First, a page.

Monday, 13 May 2019

The New Age of Audio

In my box of radio treasures lies a yellowing radio research diary from the ‘70s for Glasgow. Listeners were invited to note down their listening to Radios 1, 2, 3, 4 (Scotland), Clyde and Luxembourg.

That’s as complicated as life got.

No podcasting. And streaming was confined to dialling Dial-a-Disc on 16 from the phone in your cold hallway.

It was tough to secure an on-air position in those days, with under 50 stations in the whole country, BBC and commercial.

However - if you were lucky enough to get a gig, you were huge. Within weeks of being on-air, you were delivering impressive audiences and could brush your chest with pride at the many thousands hanging on your every word.

Did that mean we were the greatest radio presenters? Maybe not. We were just one of very few citizens equipped with a dirty great big mast on a huge hill.

There were some presenter greats back then. And a lot of others who weren’t. Both are regarded fondly to this day by their audiences.

Now, the audience battle has never been tougher, with hundreds of radio stations on FM and DAB - alongside podcasting and streamed options - and a busier world with online and gaming affording so many other ways for people to spend their time.

No longer can you go on-air with a mediocre offering and expect to command huge audiences. Each pair of ears has to be truly earned.

Chris Moyles, Chris Evans and Simon Mayo switch to pure digital platforms and they know that, no longer bolstered by station loyalty and FM universality, their audience now has to make a bit of effort to seek them out. They thrive or fail on their own endeavours. Bauer’s music brands now compete increasingly head-on with Global’s. BBC local radio listeners can watch daytime TV or hop across to Smooth or Magic for a few pleasant tunes. Having a building on the high street doesn’t entitle you to the local listenership.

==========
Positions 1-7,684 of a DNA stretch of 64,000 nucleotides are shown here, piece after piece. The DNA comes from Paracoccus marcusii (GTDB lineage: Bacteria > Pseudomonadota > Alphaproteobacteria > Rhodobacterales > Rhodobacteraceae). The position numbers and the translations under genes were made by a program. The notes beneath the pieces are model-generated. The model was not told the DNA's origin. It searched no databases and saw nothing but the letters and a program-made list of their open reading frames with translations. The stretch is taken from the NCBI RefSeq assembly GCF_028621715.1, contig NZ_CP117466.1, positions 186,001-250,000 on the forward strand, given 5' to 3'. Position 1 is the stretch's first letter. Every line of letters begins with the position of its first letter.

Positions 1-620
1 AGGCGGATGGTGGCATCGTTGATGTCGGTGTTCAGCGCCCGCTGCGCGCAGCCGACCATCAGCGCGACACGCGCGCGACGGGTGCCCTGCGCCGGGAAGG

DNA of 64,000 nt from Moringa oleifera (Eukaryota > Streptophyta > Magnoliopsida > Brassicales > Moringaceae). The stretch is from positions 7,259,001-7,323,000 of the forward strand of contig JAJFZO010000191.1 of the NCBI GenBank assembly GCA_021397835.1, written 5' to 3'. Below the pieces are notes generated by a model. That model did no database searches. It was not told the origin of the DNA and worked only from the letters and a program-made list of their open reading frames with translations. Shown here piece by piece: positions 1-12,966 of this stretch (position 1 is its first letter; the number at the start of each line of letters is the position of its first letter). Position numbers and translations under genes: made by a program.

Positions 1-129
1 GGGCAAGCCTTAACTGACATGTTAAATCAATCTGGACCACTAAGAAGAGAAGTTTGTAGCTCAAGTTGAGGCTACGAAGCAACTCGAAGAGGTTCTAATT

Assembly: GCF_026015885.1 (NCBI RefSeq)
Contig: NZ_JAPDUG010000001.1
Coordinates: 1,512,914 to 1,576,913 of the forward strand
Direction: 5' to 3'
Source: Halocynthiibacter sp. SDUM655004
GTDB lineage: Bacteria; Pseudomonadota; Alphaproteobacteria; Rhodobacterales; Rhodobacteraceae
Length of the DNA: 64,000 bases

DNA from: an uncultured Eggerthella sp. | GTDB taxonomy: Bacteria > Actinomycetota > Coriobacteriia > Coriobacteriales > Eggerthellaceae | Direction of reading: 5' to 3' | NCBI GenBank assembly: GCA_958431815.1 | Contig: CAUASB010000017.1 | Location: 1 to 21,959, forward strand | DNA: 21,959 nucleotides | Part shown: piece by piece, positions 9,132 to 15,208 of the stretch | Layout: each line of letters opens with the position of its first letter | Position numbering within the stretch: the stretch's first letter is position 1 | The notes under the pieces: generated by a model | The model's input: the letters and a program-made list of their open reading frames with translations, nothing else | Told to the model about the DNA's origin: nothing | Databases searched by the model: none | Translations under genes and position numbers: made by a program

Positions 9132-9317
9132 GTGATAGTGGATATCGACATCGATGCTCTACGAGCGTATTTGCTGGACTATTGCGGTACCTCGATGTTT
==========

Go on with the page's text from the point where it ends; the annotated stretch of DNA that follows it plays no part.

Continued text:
Those presenters who commanded high audiences in the old radio world now have to gird themselves for the fight. Not all will survive, even if we are lucky enough to hang on to our gig in a changing consolidated world.

Creating the finest radio is a challenge, and just maybe some listeners will conclude that some presenters who thought they were brilliant aren’t. They were just lucky.

Podcasting similarly exposes vulnerability. When you launch one, you have no listeners. Every one has to be earned and retained. Then it is your audience endorsement and algorithms which propel you.

On radio, whether you are doing newstalk, a breakfast show or daytime music radio, you need to be, amongst other things, genuinely entertaining company - and know your craft - and that’s a gift. Talent needs to be talented.

Never before has audio been quite so democratised. Whilst radio listeners continue to show loyalty, the range of places to attach that loyalty is growing and they may not quite love some presenters enough. The days are likely numbered for those who get away with plodding along.

It’s about brand-building too - both the radio station and the talent. It’s easy to get sniffy about radio brand-spread and TV presenters on radio, but familiarity and profile can help trial, and that’s an asset. Canny presenters now realise too that part of their job is building ‘brand-me’ off-air as well as on. Whatever the buzz around you, however, in time, listeners will decide whether what you do on-air is sufficiently valuable to make them want to hang around.

Job opportunities in local markets have been lessened and that’s caused huge pain to those affected. Some people will find other opportunities and some won’t, and given luck counts for something, there will be some undeserving casualties. Nevertheless, creating and disseminating audio has never been easier. Never before have you been able to distribute a podcast to sizeable numbers, create a streamed station, become a YouTube influencer, appear on a polished national radio brand, pitch for Government funding for a fresh idea, play a role on a community station, work with global giants as they devise new audio offerings - or rent some DAB space and get on-air in your town. When the excellence of what you do is proven - you’ll be more valued than ever.

As linear and non-linear proliferates, this is the most exciting time for audio. But to survive long term, you’ve simply got to be the best at what you do. If you’re on radio now - and not up for the fight, make way for someone who is. 

1 comment:

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The New Age of Audio

In my box of radio treasures lies a yellowing radio research diary from the ‘70s for Glasgow. Listeners were invited to note down their list...